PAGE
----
Linder Sterling

The legendary punk artist talks about creative karma, orgasm addicts and orchestrating 13-hour performance art interventions

Oh Grateful Colours, Bright Looks IV,2009; Image c
Oh Grateful Colours, Bright Looks IV,2009; Image copyright Linder, Courtesy Stuart Shave/Modern Art
Radical feminist Linder Sterling has worked in and around the music industry since the late 70s. After meeting Jon Savage in 1976 at an early Sex Pistols gig in Manchester she created the magazine Secret Public with him. The juxtaposed images from porn and women's domestic magazines meant that the magazine was deemed pornographic and some left-wing bookshops wouldn’t stock it, in some kind of beautiful irony, for being too ‘sexist’. She is perhaps most famed for creating the Hand Iron-headed lady who graces the cover of Buzzcocks' "Orgasm Addict". We caught up with her last saturday to find out about collaborating with Richard Nicoll and Stuart McCallum in a mind-bending 13-hour live performance at the Chisenhale Gallery entitled The Darktown Cakewalk: a performance combining performance art, fashion and music

Dazed Digital: How did you come up with the idea for the performance?
Linder Sterling:
As I advance in years, I become more and more fascinated with time. In the west, we live in an accelerated culture of constant stimulation and there is a contemporary anxiety about the experience of boredom or any sense of a gap, space or void in time. For The Darktown Cakewalk: Celebrated from the House of FAME,I wanted to use time in the same way that Michaelangelo used a slab of marble. It’s a collaborative piece so we all have our hammers and chisels, and for 13 hours the audience, musicians and dancers all became Michelangelos: it was a democratic sculpture.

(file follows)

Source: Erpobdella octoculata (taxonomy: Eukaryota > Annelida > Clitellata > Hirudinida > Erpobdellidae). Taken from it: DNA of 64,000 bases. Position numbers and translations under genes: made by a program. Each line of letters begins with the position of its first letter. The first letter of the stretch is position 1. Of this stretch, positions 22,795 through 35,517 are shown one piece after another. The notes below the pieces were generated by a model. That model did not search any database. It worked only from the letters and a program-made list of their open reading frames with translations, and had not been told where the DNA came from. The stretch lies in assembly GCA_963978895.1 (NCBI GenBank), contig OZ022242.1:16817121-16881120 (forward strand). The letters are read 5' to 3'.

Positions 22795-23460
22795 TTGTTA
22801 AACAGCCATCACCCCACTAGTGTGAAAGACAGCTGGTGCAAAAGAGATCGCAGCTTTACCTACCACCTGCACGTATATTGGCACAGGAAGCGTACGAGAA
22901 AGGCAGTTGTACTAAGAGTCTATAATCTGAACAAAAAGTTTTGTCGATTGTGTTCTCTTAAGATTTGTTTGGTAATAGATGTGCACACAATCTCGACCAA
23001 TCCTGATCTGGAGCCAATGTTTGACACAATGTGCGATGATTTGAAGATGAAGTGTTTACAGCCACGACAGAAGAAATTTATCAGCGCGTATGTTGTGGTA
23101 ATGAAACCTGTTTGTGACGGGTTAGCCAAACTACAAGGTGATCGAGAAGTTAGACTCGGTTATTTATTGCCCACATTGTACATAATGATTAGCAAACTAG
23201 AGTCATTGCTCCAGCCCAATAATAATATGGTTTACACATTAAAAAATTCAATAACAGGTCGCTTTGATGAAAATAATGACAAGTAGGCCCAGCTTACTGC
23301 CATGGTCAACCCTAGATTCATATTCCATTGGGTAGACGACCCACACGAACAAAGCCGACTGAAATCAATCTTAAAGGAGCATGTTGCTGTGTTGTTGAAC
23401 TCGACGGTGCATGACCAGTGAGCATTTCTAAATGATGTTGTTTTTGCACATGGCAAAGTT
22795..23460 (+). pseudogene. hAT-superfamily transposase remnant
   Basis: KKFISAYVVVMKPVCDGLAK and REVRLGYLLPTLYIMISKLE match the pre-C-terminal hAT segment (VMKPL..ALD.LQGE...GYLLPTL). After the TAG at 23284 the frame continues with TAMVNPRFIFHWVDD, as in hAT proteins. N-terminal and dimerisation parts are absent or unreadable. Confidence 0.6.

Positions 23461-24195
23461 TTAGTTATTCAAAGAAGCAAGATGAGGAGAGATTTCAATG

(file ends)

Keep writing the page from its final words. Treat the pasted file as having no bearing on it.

DD: How did the collaboration between the three of you come about?
LS:
I had collaborated with Richard Nicoll on his A/W 09 collection, and we've maintained that creative dialogue ever since. Likewise, I've been working with Stuart McCallum on a series of compositions and recordings – yet to be released – for a similar amount of time. I wanted to test our mutual chemistry and begin to the blur the boundaries between our disciplines. I was lucky because the chemistry worked.

DD: How does the fashion element come into the performance? What was it like working with Richard Nicoll?
LS:
Dancers have to wear something – or at least mine do. Without even thinking twice, Richard was the only designer that I wanted to work with on this ambitious piece. I knew that he'd get all the nuances of character and narrative. We were both equally curious to see how Richard's designs emigrated from the catwalk to the Cakewalk. The Cakewalk dancers are all different shapes and sizes and they use their bodies in very different ways too. It’s one thing seeing a model walking up and down a catwalk but for the Cakewalk, Richard's costumes had to withstand 13 hours of wear. We were none of us quite sure if they would survive, thankfully they did.